VILANO BEACH, Fla. – Since Hurricane Matthew in October 2016, parking on Vilano Beach has been banned. St. Johns County says the sand is just too soft.
So visitors are finding other places to park -- including on residential streets -- leading to frustration among some homeowners.
“Since the hurricane, the sand is too soft and a lot of it was washed out to sea. So, this is where they’re coming to," homeowner Arnie Grieves said, pointing to her street.
Resident say sometimes even their driveways are blocked and something needs to change.
“They used to be parked all the way down this street, even with the signs up," Grieves said. "So I went over to the town and asked them to put up more signs, and they did. And they still parked."
"They parked in my driveway at my house up the street here, and they parked in my other house’s driveway," said Earl Jensen, who owns Ocean View Lodge. "They parked all over my parking lot at Ocean View. They park at Magic Beach (Motel) a lot of times.”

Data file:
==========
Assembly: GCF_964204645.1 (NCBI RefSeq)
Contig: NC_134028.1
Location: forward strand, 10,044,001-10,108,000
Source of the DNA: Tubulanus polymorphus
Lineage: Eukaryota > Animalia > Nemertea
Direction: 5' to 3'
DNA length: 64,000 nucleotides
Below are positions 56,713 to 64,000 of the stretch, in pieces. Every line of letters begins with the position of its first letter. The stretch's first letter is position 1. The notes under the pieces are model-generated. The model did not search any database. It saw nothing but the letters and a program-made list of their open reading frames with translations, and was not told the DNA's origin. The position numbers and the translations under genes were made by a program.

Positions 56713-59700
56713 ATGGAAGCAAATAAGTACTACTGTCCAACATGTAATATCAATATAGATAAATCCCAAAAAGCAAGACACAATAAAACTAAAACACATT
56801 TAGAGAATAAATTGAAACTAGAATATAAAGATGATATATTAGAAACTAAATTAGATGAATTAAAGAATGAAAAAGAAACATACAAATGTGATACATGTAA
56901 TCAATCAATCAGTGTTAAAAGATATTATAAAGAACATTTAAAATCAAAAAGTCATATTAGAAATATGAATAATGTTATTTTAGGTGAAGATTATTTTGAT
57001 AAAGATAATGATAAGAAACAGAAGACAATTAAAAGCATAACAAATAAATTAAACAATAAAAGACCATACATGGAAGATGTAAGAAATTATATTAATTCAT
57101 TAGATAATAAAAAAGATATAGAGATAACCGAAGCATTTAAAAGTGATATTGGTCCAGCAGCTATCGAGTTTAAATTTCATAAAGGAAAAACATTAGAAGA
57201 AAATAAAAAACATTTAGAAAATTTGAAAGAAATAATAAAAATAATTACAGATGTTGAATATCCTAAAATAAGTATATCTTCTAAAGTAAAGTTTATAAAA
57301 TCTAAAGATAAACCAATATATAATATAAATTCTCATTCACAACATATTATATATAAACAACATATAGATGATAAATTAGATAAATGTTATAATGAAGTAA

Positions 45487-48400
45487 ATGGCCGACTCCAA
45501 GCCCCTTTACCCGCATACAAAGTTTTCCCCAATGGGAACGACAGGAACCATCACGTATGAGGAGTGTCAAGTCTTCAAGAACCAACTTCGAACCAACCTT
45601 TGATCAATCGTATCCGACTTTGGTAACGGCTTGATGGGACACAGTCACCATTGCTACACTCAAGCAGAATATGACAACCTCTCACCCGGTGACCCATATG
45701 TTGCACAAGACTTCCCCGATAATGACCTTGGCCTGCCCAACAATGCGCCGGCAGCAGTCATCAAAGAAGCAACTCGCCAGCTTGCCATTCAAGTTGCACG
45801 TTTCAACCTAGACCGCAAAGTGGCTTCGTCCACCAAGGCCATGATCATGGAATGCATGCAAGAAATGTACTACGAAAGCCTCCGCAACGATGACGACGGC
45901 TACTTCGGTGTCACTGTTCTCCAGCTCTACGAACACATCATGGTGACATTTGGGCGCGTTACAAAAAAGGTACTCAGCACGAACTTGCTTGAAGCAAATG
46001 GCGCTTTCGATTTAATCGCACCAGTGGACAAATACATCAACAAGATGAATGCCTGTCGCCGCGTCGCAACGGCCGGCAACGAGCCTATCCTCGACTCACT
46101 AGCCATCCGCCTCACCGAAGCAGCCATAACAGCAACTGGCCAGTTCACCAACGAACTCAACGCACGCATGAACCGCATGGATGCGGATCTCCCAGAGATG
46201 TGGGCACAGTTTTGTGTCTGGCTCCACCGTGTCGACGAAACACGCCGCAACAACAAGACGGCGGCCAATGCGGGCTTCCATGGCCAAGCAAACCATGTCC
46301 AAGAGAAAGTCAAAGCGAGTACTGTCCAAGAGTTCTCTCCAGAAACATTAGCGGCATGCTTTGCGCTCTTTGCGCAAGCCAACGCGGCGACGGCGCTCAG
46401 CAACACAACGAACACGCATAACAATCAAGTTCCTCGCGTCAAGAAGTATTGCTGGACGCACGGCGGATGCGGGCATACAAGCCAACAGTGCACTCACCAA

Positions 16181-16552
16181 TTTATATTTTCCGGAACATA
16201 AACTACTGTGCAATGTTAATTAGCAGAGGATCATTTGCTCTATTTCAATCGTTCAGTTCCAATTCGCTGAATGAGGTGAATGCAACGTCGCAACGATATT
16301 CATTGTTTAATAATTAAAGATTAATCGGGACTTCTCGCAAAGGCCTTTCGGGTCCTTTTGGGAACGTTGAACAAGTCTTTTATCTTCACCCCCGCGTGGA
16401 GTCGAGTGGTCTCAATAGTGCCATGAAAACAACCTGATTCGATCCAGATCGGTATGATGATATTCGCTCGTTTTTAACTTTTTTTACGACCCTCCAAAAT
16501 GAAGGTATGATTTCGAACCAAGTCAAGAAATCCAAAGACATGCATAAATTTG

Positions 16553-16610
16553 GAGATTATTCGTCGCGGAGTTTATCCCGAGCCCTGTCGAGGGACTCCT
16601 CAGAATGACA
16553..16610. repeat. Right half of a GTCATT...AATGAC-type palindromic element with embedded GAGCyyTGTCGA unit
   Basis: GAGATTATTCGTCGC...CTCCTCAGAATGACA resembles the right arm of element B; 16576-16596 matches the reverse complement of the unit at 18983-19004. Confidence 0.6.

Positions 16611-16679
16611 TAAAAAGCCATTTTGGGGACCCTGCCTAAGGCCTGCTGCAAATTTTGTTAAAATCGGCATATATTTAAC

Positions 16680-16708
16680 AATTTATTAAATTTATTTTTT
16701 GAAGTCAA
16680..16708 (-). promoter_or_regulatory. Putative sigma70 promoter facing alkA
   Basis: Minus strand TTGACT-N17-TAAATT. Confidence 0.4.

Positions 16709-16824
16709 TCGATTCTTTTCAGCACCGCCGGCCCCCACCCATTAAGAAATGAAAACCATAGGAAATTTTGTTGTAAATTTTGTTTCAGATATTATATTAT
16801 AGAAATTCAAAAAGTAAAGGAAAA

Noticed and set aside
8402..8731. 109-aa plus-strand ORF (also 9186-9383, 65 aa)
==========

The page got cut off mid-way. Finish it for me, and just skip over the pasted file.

Jensen said the issues stem from a lack of parking spaces to accommodate the number of visitors. That wasn't a problem until recently.
“They used to park on the beach and go into the ocean. You can’t do that now. The beach is gone," Jensen said. "All the houses are falling in the water. Not so good. Now, we have a critical problem at the beach.”
The lack of beach parking is not only a problem for residents in the area. St. Johns County used to charge cars to go on the beach, so the county is bringing in less revenue.
2016: $109,000, through Oct. 6
2017: $11,000 from March 1 to April 2. The county then closed the beach to driving again because the sand was too soft and vehicles were getting stuck.
2018: No revenue
There's less revenue, but more expense for the county, as deputies have stepped up patrols to ticket cars parked illegally in the neighborhoods near the beach. People living here say the tickets so have have not deterred many drivers from parking here, anyway. So far, no cars are being towed.
One of the residents suggested installing parking meters along these streets and even charging a fee for access to the beach, which he said was successful in his home state of New Jersey.